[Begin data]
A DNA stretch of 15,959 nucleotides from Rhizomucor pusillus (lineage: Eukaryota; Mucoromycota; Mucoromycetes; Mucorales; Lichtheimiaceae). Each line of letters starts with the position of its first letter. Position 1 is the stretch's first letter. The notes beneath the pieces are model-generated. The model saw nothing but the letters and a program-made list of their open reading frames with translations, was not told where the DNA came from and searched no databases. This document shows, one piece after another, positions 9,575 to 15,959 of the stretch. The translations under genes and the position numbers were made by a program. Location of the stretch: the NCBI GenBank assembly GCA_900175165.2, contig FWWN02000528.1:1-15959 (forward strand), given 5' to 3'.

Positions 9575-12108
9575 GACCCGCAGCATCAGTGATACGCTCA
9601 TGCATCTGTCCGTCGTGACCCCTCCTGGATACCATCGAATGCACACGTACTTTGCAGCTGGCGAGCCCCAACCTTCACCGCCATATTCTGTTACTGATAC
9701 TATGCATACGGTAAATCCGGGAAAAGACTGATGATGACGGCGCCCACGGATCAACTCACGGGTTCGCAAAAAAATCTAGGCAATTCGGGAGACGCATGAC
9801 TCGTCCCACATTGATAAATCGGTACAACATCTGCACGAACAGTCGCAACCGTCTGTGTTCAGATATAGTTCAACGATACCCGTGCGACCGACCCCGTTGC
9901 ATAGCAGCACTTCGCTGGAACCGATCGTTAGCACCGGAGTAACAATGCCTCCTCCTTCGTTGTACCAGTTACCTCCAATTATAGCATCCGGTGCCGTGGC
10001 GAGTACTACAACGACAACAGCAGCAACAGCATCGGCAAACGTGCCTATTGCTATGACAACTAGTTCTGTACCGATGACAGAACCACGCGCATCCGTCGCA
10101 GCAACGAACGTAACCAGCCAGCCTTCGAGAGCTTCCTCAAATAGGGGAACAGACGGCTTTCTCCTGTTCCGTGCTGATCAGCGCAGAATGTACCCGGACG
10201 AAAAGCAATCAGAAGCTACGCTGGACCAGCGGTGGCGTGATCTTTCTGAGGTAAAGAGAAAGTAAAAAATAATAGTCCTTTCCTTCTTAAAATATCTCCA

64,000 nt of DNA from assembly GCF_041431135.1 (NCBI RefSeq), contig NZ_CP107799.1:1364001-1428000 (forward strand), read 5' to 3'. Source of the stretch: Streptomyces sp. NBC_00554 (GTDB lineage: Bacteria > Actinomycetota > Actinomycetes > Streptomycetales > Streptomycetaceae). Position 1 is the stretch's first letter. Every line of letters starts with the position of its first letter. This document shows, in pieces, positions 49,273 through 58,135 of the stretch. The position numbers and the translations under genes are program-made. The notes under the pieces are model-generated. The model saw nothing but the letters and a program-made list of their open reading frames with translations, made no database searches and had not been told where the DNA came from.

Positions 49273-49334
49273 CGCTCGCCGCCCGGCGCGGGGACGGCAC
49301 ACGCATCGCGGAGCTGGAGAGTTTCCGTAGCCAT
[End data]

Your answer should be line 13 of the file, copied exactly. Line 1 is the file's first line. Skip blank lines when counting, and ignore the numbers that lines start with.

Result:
49273 CGCTCGCCGCCCGGCGCGGGGACGGCAC